The number of seats in the Japanese local municipal assemblies ― excluding special wards in Tokyo and municipalities which had experienced the merger before FY 2002 ― fell from 57,179 to 33,022 by 42.2% between FY 2002 and FY 2009 as the result of reduction in the number of municipalities due to the mergers. The number of seats declined by 16.7% in the merger non-experienced municipalities, while it did by 58.8% in the merger experienced municipalities. 123 of 580 merger experienced municipalities have the number of seats equivalent to the maximum or more of prescribed number of seats by their scale. But the extra number of seats gradually lessened as the years passed after the merger. The number of population per assembly member increased from 2,064 to 3,572 by 73.0% in total; 21.6% in the merger non-experienced municipalities, 130% or more in the merger experienced municipalities. Nevertheless the number of seats in the merger experienced municipalities is above that of similar scale municipalities which have no experience of merger.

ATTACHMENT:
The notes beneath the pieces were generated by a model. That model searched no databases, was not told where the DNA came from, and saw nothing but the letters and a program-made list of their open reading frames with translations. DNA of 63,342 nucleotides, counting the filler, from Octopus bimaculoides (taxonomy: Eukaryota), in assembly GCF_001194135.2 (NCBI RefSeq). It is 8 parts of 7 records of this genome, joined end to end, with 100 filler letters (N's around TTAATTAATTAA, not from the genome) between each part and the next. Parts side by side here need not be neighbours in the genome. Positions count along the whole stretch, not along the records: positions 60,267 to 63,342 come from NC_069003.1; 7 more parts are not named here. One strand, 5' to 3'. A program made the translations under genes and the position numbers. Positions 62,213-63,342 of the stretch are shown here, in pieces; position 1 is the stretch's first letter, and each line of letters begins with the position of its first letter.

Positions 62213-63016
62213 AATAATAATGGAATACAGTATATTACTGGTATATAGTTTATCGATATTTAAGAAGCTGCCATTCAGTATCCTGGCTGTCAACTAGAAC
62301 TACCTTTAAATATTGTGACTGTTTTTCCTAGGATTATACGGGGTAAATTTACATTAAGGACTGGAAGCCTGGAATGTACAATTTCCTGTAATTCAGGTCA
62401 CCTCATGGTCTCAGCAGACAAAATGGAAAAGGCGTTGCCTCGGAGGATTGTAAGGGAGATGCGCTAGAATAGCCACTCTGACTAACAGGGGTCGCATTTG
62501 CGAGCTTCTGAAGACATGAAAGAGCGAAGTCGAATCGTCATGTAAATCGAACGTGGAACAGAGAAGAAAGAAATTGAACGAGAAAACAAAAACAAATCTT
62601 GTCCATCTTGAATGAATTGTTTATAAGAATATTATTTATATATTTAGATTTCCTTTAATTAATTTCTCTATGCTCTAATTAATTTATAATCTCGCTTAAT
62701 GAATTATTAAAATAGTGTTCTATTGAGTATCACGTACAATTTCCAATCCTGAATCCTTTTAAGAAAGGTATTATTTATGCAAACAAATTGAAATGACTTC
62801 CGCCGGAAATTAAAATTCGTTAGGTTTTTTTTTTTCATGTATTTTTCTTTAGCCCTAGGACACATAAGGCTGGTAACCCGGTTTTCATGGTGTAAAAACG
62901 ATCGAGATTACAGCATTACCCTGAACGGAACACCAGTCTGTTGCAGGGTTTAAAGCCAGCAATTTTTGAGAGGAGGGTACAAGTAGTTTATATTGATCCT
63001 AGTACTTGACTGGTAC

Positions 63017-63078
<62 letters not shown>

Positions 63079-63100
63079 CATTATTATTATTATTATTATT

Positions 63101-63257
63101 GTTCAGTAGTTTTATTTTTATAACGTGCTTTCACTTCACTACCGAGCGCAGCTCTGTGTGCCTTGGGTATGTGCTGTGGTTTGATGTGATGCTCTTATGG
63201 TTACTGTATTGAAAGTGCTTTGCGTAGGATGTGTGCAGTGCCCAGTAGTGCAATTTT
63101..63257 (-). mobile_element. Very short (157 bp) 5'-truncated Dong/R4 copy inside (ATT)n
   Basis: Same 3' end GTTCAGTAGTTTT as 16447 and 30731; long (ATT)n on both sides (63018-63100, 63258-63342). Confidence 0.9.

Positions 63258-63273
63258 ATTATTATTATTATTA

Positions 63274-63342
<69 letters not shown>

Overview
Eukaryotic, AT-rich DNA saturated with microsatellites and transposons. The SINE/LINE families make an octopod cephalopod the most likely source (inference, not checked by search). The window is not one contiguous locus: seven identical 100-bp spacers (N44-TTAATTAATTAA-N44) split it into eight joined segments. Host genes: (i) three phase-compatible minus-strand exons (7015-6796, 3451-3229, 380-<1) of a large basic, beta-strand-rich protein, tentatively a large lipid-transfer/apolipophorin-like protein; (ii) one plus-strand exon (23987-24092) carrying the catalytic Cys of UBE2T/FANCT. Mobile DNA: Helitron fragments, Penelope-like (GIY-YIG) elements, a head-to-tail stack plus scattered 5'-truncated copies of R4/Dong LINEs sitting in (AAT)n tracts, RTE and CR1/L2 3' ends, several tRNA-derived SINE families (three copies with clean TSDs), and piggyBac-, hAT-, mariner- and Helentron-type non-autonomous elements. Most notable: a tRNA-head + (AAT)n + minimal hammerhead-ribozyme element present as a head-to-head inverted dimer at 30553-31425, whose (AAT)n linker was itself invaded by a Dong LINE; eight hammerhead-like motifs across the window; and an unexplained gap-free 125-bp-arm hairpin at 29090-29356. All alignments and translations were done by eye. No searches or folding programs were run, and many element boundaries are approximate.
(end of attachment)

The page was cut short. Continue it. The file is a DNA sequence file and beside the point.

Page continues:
It seems that many merger experienced municipalities determined the compensation of assembly members at the maximum level among the former municipalities. But the compensation rose 1.2 or more fold in 97 out of 282 merger experienced cities with a population of less than 100,000. The compensation and allowances of the municipal assembly members declined from 241 billion yen to 142 billion yen by 41.0% in total; down by 14.6% in the merger non-experienced municipalities; down by 56.5% in the merger experienced municipalities. While the compensation and allowances per assembly member remained almost flat, the compensation and allowances per population fell by 29.0% in total, by 18.6% in the merger non-experienced municipalities, by 51.0% in the merger experienced municipalities.